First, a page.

Fighting Infertility May Be Easier Than You Think
Tracy Ryan had given up hope of having a second child. Two years of trying to conceive, including three failed artificial inseminations, had finally culminated in a successful in vitro fertilizationand 2-year-old Christopher. But further attempts at in vitro had left Ryan, 35, disappointed and exhausted. Desperate to feel better, the stay-at-home mom from Fair Haven, N.J. decided to try acupuncture, kick her six-can-a-day Diet Pepsi habit, and eat more fish, fruits, and vegetables. Eight weeks later and slimmer by 7 pounds, Ryan was shocked to discover that she was pregnant. "I was literally shaking when I saw the pregnancy test," she says. "My husband made me buy a different brand to verify it."
Ryan can't know whether to thank coincidence or her lifestyle changes for 9-month-old Brendan. But a growing body of evidence suggests that controllable health habits (and not just a delay in child bearing) may be a reason 1 in 8 couples can't conceive. Success depends on the delicately timed release of four reproductive hormones, and all sorts of factorstoo little iron in the blood, too much or too little body fat, too much exercisecan throw the sequence out of whack.
"We're finding that everything mattersand moderation in terms of stress, body weight, diet, and physical activity is what's important," says Joel Evans, assistant clinical professor of obstetrics, gynecology, and women's health at the Albert Einstein College of Medicine and author of The Whole Pregnancy Handbook.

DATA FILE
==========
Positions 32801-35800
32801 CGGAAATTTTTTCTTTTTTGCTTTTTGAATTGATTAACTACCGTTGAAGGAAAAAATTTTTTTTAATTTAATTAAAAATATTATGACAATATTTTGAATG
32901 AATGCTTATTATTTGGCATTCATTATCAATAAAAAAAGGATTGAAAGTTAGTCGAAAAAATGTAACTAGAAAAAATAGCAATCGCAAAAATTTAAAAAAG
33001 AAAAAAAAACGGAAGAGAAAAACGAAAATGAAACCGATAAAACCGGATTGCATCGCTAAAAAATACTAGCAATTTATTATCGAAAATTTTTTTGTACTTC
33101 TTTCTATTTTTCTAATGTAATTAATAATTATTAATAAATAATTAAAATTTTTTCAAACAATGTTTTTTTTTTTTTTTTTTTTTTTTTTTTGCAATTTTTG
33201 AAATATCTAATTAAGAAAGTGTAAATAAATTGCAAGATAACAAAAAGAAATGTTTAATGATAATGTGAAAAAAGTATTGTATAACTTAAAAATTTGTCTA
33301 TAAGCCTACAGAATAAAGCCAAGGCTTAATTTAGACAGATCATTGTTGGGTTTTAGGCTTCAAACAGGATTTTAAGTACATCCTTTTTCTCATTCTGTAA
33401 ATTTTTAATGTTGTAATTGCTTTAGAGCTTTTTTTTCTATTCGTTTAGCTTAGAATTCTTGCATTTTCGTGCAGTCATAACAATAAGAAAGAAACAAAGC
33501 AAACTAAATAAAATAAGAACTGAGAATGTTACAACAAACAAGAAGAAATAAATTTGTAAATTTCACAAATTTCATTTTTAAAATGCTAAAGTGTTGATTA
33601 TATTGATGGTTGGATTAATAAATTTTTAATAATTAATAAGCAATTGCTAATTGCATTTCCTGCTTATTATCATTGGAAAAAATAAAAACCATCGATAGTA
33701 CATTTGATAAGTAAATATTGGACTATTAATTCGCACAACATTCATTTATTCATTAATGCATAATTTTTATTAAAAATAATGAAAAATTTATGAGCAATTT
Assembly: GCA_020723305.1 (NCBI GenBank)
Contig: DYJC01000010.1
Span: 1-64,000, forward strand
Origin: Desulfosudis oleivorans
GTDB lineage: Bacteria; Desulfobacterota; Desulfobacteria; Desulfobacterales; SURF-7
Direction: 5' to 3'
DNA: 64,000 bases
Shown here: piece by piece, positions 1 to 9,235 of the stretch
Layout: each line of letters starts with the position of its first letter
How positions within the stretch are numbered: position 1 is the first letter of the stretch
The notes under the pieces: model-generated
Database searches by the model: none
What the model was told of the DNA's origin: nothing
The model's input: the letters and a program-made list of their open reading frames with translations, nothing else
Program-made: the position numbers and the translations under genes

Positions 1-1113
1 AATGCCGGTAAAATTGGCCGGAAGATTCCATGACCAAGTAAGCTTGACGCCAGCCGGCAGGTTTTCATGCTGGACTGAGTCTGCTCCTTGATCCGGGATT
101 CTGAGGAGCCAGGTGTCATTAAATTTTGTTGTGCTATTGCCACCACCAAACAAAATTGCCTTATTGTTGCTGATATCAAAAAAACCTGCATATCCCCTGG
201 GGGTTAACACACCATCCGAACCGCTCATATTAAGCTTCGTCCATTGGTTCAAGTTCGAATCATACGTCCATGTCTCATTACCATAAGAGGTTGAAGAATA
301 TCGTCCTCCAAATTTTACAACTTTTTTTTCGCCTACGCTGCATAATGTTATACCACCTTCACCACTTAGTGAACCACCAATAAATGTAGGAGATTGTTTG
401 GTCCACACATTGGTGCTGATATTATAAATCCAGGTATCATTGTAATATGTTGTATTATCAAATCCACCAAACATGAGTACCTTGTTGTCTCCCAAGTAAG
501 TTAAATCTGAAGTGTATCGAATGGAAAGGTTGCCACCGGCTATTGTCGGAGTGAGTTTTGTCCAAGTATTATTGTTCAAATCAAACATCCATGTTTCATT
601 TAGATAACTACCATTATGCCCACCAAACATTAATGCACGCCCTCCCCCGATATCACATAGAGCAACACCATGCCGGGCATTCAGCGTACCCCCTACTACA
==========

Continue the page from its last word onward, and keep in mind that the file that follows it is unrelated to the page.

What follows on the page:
No one is talking about magic bullets. Some women will do everything right and still get the maddening diagnosis of "unexplained infertility." But institutions as well regarded as Duke University and Beth Israel Medical Center in New York are so convinced of the possibilities that they've recently opened "holistic fertility care" centers that offer women trying to conceive acupuncture, nutrition counseling, and relaxation classes. A growing number of IVF clinics now host on-site yoga classes. At the very least, making healthful changes in the hope of improving your odds of a baby is bound to pay off in other ways.
Get ready. Sometimes, the body's refusal to get pregnant can be a sign of its wisdom, says Tracy Gaudet, an obstetrician-gynecologist and executive director of Duke Integrative Medicine. Being overweight, for instance, puts a woman at risk of such pregnancy complications as high blood pressure, diabetes, and an abnormally large baby. So it may be no accident that excess estrogen produced by body fat interferes with ovulation. The body also may be saying "whoa" when a woman carries too little fat to sustain a growing baby: In underweight women, the pituitary gland releases less of the ovulation hormones FSH and LH.
Research from Harvard Medical School suggests that being at either end of the weight spectrum accounts for nearly 40 percent of failures to ovulate. Gaudet advises aiming for a body fat percentage in the range of 20 to 25 percent and a body mass indexa measure relating weight to heightof 20 to 25. That would equal about 117 to 145 pounds for someone 5 feet, 4 inches tall.